We both paused long enough to try and build on that place. The place of agreement, the place of common ground. The place that is also filled with the love we have for not only our children, but also our family. We separated out, for a while, our disappointment with each other as lovers, wives, and focused on what we could do.

At the event the other night, I saw a couple I know is divorced sitting together with their daughter, in a genuine moment of celebration. They are no longer married but still care deeply about the cause. I started to cry. I know they have more than one place of common ground. They are amazing parents, powerful activists and in much of their lives, worked together seamlessly.

Well, as seamlessly as any couple married almost 20 years can work together.

It broke my heart.

I came home and hugged my wife, even though she was working, even though her working drives me nuts. Still.

I’m not sure my wife and I will stay together till death do us part. I’m pretty sure we took that part out of our vows, promising to remain committed not only to each other, but also to our family. It’s not easy and like wine, some years are great, some years are horrible, and every year brings out something different even in years past.

There are some realities of who we are, drifting well into middle age that will never change. My wife will always work too much. It is who she is. She loves me as much and as well as she possibly can. She has a good heart and is kind. She struggles with emotional connection but has pledged to try.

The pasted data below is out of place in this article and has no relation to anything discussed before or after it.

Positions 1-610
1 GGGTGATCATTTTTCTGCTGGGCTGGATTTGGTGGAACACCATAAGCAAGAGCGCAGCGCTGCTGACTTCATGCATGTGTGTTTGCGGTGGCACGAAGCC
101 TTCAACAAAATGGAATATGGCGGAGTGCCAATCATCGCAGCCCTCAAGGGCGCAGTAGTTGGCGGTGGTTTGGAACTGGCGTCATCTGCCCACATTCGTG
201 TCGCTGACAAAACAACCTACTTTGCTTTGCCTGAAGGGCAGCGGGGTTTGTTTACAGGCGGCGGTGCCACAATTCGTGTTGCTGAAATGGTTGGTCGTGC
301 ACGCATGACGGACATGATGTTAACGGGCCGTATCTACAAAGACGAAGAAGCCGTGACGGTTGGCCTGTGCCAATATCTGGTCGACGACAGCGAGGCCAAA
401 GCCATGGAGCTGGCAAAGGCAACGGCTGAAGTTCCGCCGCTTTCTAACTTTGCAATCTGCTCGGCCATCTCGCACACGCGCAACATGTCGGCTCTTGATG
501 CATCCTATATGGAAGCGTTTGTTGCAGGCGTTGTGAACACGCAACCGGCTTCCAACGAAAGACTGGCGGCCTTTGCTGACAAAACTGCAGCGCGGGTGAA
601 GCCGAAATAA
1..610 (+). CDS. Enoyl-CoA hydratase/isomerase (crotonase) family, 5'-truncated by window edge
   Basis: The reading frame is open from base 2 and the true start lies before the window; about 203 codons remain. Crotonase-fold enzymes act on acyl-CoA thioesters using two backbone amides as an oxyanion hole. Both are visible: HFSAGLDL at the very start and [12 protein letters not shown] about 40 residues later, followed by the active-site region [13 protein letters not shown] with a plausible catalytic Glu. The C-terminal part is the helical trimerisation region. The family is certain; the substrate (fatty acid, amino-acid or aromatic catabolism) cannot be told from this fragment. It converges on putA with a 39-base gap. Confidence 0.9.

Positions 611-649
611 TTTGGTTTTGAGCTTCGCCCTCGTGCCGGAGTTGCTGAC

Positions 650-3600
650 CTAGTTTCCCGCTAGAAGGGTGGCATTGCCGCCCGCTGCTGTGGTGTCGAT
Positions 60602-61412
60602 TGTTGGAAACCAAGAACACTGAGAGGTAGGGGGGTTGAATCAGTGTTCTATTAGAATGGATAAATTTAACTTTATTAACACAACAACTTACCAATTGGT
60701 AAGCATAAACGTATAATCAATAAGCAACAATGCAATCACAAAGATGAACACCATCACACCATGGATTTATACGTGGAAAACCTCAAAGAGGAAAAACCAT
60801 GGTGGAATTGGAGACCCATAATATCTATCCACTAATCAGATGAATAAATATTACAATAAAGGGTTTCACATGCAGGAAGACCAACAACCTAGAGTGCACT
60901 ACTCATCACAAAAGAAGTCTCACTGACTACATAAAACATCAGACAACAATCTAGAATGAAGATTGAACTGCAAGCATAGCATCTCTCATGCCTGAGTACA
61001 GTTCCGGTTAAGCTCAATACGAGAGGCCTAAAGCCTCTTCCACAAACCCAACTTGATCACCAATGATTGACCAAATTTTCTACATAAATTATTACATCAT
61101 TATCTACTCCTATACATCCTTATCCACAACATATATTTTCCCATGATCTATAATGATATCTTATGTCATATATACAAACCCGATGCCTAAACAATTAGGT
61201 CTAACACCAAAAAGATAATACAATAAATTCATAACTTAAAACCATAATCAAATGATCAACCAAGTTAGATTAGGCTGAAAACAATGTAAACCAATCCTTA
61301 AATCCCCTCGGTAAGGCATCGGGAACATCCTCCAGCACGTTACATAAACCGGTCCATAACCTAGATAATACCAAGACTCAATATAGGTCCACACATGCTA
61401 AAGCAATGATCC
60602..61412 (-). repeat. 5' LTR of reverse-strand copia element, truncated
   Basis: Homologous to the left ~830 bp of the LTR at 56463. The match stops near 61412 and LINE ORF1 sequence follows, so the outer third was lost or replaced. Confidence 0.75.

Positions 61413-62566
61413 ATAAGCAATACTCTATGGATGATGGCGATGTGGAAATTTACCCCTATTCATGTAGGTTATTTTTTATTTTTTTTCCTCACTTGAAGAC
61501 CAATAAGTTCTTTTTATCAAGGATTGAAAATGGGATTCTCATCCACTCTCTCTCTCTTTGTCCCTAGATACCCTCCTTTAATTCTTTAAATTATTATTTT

I will always need a sense of control. It is not easy for me to trust, and even after 17 years, I can eye a charge on the credit card statement and have a shiver run through me- a hotel charge? (It was for a parking space rental.) I will also always create chaos. I spent so much of my life dead inside, calm is terrifying.

I wanted to grab the couple as they sat there, and tell them they do work together well. They are individually two of the most amazing, funny, kind women you will ever meet. I know their relationship reflected the same kind of struggle so many others face- and ended up like so many others do.

Marriage equality is wonderful. It does not take away from the marriage reality. I know better. I know there were obstacles they could not get past after years of trying and trying and trying.

Maybe, though, it wasn’t about them. Maybe it was about recognizing the reality of my own future. I have made compromises I never imagined I would make. I am faced with making even more, just as my wife is faced with the same. I wanted to see all the love, the connection and good they had together because I want to see it in my own family mirror.

I want to believe making those compromises are worth it. Somehow, there will be a jackpot at the end of the rainbow. One filled with emotional rewards for staying together, being able to show the scars and still smile.